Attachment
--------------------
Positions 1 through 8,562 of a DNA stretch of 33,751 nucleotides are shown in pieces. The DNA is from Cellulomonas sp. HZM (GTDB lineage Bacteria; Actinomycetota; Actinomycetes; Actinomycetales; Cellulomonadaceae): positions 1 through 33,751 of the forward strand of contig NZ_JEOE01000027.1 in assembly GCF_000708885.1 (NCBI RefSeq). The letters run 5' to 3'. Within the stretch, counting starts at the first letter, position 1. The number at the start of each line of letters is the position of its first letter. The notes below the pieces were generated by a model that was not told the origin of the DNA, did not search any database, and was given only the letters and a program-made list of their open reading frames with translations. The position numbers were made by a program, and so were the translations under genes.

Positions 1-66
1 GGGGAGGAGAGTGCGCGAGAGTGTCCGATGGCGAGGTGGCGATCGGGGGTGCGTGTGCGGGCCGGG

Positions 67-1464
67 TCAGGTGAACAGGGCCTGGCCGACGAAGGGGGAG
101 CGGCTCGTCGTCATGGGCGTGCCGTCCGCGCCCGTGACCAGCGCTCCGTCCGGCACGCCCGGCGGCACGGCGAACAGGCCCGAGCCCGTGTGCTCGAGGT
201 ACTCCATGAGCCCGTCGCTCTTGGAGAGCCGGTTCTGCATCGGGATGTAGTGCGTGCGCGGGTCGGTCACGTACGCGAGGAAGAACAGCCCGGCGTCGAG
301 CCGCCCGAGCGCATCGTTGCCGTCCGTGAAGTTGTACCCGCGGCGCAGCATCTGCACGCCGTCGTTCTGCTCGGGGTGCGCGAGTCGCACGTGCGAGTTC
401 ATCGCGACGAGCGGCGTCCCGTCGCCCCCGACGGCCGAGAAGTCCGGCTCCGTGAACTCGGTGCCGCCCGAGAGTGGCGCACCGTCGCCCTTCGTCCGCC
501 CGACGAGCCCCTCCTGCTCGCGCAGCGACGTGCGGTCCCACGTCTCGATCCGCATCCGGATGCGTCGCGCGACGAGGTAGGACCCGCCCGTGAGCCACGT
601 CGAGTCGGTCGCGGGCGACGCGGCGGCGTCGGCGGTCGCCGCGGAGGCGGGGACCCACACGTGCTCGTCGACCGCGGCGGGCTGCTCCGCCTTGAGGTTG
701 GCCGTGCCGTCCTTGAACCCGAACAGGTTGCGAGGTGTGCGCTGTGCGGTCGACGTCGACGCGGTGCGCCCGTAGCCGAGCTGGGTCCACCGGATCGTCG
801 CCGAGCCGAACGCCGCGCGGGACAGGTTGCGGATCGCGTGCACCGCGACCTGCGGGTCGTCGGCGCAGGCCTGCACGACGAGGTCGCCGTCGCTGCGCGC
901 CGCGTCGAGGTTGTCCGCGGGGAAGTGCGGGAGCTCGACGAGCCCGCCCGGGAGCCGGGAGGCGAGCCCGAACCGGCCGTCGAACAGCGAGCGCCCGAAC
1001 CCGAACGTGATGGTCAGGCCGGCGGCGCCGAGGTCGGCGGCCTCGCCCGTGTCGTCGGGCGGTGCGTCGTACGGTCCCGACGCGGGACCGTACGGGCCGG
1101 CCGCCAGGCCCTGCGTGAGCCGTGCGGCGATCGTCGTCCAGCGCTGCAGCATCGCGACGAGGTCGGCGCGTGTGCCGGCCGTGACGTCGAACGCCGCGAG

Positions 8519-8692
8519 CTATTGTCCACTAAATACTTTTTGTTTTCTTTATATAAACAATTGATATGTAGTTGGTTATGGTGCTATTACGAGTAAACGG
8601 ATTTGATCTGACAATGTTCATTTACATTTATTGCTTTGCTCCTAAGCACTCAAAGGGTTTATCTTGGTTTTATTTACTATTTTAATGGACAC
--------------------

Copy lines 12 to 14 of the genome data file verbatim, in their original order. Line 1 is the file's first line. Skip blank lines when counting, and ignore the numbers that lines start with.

701 GCCGTGCCGTCCTTGAACCCGAACAGGTTGCGAGGTGTGCGCTGTGCGGTCGACGTCGACGCGGTGCGCCCGTAGCCGAGCTGGGTCCACCGGATCGTCG
801 CCGAGCCGAACGCCGCGCGGGACAGGTTGCGGATCGCGTGCACCGCGACCTGCGGGTCGTCGGCGCAGGCCTGCACGACGAGGTCGCCGTCGCTGCGCGC
901 CGCGTCGAGGTTGTCCGCGGGGAAGTGCGGGAGCTCGACGAGCCCGCCCGGGAGCCGGGAGGCGAGCCCGAACCGGCCGTCGAACAGCGAGCGCCCGAAC